March / 4 / 2022

Partial reopening of the German clubbing scene and solidarity with Ukraine

Partial reopening of the German clubbing scene and solidarity with Ukraine


During the week there have been several publications announcing the opening of clubs in Germany. But this is not entirely true, or at least in part, or the information has not been accurate and has not been adjusted to reality.
All this during the week we are living through with the invasion of a sovereign country like Ukraine, which is going to give this moment of partial happiness for returning clubbers in parts of Germany a bittersweet taste. And the clubs, after being closed for so long and in need of cash, many of them have decide, in a noble and selfless way, to donate the profits of this first opening weekend to humanitarian organisations that are helping the Ukrainian people. Germany has been involved in these relief and humanitarian tasks in an exemplary way, and electronic music was not going to be less involved. Bravo.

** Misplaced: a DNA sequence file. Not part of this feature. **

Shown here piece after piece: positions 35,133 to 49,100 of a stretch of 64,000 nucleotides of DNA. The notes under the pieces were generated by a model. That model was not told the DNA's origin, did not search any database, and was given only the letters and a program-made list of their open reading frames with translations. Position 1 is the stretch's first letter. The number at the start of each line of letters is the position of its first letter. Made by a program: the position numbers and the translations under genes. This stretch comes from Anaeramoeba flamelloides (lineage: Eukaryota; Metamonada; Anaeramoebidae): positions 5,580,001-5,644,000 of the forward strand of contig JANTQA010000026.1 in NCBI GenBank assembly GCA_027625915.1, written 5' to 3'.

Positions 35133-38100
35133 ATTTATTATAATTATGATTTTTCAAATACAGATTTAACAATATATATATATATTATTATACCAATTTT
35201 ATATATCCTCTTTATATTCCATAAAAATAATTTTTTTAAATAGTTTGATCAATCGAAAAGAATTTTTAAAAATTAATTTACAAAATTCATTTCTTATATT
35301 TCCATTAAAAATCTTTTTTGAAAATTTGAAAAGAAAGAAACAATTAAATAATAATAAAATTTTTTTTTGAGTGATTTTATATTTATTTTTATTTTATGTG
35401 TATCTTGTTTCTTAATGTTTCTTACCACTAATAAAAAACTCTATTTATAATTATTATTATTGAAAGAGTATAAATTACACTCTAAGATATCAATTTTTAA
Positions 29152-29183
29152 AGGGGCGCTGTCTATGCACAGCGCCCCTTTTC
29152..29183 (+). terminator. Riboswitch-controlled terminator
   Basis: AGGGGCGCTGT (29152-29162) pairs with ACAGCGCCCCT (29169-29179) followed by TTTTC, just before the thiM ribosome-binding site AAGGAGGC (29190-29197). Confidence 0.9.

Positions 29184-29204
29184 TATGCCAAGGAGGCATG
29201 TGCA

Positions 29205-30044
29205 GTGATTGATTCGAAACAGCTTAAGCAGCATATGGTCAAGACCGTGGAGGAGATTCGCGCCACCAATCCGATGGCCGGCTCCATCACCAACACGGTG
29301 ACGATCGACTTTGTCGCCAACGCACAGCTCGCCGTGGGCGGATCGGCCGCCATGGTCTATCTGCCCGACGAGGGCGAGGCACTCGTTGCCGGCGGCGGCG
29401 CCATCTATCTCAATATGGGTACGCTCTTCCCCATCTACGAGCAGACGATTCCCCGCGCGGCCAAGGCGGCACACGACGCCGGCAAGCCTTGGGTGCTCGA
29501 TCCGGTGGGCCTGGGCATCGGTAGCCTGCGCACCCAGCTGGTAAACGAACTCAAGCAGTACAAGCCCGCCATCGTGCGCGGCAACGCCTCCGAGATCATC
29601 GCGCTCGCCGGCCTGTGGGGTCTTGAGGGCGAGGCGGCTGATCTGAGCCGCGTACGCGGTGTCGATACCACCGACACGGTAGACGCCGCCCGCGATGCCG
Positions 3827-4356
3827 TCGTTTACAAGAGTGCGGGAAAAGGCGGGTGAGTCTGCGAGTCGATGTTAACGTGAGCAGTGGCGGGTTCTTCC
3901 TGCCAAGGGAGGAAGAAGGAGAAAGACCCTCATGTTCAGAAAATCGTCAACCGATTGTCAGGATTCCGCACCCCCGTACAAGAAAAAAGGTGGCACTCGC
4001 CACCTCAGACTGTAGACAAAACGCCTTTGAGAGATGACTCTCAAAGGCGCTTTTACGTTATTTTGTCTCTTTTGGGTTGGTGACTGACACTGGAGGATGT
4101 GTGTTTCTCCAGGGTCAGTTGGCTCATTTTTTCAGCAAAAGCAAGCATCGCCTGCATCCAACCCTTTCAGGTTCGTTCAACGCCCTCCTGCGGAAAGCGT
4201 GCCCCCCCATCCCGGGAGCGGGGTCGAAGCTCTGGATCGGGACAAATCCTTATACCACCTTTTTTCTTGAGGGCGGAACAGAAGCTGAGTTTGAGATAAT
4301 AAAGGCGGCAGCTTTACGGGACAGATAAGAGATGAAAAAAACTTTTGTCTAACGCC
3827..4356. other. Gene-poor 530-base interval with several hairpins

But let’s move on to the first of the topics. We know that Berlin is going to open the clubs today, and as always we turn to Clubcommission Berlin, that association that has been fighting for the rights of nightlife, which puts on its Facebook wall a post from LiveKomm, short for LiveMusikCommission, a non-profit association that covers, apart from live music venues, most of the clubs and festivals.
This is what they say in their statement:

“Club openings as patchwork quilt.

What does it really mean when it says this Friday, “Clubs open again”?